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Weather-related school closing information
Tips and resources

  • Please dress children appropriately for winter weather conditions.
  • If your child or children need warm winter clothing, check with school principals for assistance.
  • Call the community assistance agency “United Way 2-1-1” at 1-800-543-7709.
  • If you have questions, contact your school administrator or Minneapolis Public Schools at 612-668-0000.

Whether winter brings severe storms, light dustings, or just cold temperatures, the American Academy of Pediatrics (AAP) has some valuable tips on how to keep your children safe and warm.

What to Wear:

  • The rule of thumb for older babies and young children is to dress them in one more layer of clothing than an adult would wear in the same conditions.


  • Hypothermia develops when a child's temperature falls below normal due to exposure to cold. It often happens when a youngster is playing outdoors in extremely cold weather without wearing proper clothing.
  • As hypothermia sets in, the child may shiver and become lethargic and clumsy. The child's speech may become slurred and their body temperature will decline.
  • If you suspect your child is hypothermic, call 911 at once. Until help arrives, take the child indoors, remove any wet clothing, and wrap the child in blankets and/or warm clothes.


  • Frostbite happens when the skin and outer tissues become frozen. This condition tends to happen on extremities like the fingers, toes, ears, and nose. They may become pale, gray, and blistered. At the same time, the child may complain that their skin burns or has become numb.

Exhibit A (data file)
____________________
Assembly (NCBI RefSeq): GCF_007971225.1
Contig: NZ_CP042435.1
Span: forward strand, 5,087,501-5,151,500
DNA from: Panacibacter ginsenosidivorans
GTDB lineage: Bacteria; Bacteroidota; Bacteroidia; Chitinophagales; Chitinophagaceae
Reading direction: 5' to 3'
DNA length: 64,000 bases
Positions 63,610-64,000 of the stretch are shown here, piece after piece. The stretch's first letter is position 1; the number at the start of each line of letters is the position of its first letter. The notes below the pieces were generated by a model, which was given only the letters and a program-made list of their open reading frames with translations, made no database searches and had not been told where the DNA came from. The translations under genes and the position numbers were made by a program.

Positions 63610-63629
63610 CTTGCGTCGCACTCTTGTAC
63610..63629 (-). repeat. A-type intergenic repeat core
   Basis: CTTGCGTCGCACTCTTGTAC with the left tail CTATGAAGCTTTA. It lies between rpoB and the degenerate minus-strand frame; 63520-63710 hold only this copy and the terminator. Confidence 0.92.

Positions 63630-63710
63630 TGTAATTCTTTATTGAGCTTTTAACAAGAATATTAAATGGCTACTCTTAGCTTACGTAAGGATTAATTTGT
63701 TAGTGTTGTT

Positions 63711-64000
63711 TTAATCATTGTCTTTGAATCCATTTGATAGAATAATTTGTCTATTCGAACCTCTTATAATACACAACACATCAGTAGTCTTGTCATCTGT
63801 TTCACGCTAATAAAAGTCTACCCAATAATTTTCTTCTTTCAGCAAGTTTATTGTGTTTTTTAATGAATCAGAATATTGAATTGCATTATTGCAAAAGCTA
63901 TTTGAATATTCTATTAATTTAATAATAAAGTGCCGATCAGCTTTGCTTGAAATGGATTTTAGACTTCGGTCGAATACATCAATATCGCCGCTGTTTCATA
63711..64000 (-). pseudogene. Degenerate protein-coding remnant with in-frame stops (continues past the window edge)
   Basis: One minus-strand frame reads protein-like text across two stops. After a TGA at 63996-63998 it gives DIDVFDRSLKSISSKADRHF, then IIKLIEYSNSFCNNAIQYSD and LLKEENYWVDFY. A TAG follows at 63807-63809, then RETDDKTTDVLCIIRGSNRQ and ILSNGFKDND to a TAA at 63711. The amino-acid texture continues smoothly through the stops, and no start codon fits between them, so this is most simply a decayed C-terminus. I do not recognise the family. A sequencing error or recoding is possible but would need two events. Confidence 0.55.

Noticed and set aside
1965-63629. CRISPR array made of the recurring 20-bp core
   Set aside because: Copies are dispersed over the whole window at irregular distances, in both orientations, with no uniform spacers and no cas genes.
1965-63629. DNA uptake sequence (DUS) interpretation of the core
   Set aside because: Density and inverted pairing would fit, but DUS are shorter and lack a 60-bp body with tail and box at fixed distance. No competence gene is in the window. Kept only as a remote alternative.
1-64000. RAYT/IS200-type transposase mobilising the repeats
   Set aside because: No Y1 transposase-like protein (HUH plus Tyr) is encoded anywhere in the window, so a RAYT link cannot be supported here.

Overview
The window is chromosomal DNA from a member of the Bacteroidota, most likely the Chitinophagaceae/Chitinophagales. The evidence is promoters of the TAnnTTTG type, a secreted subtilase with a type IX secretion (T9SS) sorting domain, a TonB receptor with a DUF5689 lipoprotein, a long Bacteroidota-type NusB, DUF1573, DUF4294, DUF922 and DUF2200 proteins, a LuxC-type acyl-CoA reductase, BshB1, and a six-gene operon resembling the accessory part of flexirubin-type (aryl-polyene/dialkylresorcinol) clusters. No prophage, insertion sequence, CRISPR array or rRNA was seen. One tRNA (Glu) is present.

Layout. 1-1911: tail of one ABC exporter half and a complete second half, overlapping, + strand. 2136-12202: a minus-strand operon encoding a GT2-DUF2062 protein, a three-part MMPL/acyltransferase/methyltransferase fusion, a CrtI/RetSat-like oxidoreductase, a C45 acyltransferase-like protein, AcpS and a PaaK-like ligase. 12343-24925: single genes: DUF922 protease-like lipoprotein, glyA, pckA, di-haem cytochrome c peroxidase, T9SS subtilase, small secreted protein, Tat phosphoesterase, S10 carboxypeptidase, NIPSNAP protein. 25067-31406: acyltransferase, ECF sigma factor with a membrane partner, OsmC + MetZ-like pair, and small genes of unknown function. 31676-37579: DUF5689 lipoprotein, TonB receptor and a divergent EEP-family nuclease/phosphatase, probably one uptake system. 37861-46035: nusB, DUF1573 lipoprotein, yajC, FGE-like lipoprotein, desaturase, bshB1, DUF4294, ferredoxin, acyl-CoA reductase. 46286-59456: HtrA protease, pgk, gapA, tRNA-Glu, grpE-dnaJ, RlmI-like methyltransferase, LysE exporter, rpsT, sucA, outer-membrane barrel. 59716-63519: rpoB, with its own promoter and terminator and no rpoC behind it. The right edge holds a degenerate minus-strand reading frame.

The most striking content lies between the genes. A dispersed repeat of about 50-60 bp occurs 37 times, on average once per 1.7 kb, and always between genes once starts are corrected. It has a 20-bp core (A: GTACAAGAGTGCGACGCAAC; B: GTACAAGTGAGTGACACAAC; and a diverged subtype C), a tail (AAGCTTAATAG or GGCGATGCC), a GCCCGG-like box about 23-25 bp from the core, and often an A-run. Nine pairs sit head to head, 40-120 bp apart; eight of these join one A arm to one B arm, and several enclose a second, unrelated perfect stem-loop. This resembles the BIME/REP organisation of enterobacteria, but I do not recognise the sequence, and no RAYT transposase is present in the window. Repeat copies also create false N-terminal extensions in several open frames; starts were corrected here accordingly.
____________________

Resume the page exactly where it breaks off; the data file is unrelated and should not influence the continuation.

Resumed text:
• If frostbite occurs, bring the child indoors and place the frostbitten parts of their body in warm (not hot) water. 104 degrees Fahrenheit is recommended. Warm washcloths may be applied to frostbitten nose, ears, and lips. Do not rub the frozen areas.
  • After a few minutes, dry and cover the child with clothing and/or blankets. Give them something warm to drink.
  • If the numbness continues for more than a few minutes, call your Health Care Provider.

Winter Health:

  • If your child suffers from winter nosebleeds, try using a cold air humidifier in the child's room at night. Saline nose drops may help keep tissues moist.
  • Cold weather does not cause colds or flu. However, the viruses that cause colds and flu tend to be more common in the winter, when children are in school and are in closer contact with each other. Frequent hand washing and teaching your child to sneeze or cough into the bend of their elbow may help reduce the spread of colds and the flu.
  • Children between the ages of six months to 18 years are recommended to get the influenza vaccine to reduce their risk of catching the flu.

For more tips, please visit HealthyChildren.org Winter Safety Tips website.